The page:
- Surface Transportation Assistance Act: Whistleblower Protection Final Rule issued by OSHA
- August 9, 2012 | Author: Donald W. Benson
- Law Firm: Hall Booth Smith & Slover, P.C. - Atlanta Office
OSHA issued its Final Rule implementing the whistleblower provisions of the Surface Transportation Assistance Act [STAA].
As a result of the 9/11 Commission Act Amendments, the whistleblower protections of the STAA were expanded to reach beyond safety to include security issues.
The STAA protections now make it unlawful to retaliate because an employee:
- has filed (or is believed to have filed or is about to file) a complaint regarding a violation of commercial motor vehicle[CMV] safety or security laws or regulations; or
- refuses to operate a vehicle in violation of regulations, standards, or orders related to CMV security; or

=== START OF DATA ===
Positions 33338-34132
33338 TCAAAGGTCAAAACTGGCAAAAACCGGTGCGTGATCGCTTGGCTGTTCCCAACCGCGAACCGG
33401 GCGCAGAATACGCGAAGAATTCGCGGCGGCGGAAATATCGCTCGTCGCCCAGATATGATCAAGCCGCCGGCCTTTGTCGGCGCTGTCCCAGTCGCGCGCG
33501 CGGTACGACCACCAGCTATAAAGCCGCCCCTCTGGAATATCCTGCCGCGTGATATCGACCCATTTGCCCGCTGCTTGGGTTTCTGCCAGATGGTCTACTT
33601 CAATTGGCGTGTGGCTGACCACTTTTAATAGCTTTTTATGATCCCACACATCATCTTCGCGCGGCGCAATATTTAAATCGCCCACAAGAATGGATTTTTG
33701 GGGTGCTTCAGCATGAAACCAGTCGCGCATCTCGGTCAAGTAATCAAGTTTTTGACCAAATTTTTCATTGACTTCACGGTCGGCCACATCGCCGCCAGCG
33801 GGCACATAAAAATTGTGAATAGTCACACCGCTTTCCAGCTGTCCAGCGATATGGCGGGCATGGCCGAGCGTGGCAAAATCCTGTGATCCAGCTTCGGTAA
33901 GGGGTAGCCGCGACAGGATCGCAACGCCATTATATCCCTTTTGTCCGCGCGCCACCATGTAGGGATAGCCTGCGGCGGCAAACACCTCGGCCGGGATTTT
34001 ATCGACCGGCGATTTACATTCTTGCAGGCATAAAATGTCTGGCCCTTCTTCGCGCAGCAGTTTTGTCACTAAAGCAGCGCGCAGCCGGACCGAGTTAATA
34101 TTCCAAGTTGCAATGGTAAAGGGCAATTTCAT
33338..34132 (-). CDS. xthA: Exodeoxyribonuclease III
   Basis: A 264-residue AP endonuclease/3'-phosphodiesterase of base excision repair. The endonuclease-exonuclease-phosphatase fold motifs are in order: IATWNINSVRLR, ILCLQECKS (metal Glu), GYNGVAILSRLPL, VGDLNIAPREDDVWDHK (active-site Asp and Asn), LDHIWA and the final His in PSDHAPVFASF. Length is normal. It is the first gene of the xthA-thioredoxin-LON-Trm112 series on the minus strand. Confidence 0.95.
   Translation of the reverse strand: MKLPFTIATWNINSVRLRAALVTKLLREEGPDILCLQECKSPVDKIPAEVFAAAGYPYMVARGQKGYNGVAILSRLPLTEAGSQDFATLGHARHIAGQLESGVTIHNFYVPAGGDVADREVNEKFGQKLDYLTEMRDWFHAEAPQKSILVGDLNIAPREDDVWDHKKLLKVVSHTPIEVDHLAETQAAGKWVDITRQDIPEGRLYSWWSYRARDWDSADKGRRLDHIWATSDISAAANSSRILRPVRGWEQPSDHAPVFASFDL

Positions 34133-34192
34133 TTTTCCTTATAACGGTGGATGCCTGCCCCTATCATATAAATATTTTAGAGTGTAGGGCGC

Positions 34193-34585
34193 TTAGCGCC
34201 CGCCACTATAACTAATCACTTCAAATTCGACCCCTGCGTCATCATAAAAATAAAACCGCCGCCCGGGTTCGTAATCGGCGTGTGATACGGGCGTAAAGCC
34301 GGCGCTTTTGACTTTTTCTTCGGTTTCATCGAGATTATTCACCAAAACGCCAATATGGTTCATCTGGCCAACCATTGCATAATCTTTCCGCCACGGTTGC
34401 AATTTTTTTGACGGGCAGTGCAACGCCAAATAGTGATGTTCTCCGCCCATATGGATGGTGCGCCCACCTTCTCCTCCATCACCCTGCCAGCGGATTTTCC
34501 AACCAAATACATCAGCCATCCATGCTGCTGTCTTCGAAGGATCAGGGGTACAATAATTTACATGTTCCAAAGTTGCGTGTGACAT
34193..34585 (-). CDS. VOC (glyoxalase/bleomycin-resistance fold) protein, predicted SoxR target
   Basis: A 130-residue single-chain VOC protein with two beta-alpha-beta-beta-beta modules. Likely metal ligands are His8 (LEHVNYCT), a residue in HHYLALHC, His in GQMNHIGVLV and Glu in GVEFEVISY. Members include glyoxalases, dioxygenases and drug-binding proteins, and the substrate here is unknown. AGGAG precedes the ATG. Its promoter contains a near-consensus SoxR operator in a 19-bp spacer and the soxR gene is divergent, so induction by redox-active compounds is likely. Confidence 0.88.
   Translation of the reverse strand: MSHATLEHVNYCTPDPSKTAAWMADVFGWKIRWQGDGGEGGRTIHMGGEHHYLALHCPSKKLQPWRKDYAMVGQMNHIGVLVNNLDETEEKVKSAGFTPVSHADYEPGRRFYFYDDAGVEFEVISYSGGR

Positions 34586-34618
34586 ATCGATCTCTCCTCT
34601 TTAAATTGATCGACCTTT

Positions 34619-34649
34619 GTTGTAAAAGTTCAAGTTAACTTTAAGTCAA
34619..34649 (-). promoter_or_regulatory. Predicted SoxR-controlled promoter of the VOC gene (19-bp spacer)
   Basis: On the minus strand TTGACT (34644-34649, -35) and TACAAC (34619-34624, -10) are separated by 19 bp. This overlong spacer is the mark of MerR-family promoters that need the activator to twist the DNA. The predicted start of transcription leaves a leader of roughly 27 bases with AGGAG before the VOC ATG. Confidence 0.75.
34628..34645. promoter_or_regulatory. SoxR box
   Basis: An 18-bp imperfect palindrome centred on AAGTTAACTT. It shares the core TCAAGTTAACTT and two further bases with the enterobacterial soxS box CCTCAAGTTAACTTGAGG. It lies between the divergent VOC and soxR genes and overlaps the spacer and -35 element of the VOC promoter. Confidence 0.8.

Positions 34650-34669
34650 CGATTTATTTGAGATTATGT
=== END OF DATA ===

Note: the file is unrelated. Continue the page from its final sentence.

- refuses to operate a vehicle because he or she has a reasonable apprehension of serious injury to himself or herself or the public due to the vehicle’s hazardous security condition; or
- accurately reports hours of duty; or
- cooperates with federal or local investigators regarding CMV safety or security;
- or provides information to federal or local regulatory or law enforcement agency about any accident or incident resulting in injury or death to an individual or damage to property occurring in connection with CMV transportation.
The OSHA Final Rule spells out how OSHA will handle and investigate whistleblower complaints. The OSHA Final Rule provides a useful guide for employers in the trucking industry and specifies that OSHA will provide the complainant or his/her representative with a copy of the employer’s response to the whistleblower complaint, redacting confidential information as necessary. The complainant will also receive a copy of materials that OSHA provides to the employer.
We anticipate that more of these whistleblower actions will be filed against employers, particularly because the amendments to the STAA authorize awards of punitive damages up to $250,000.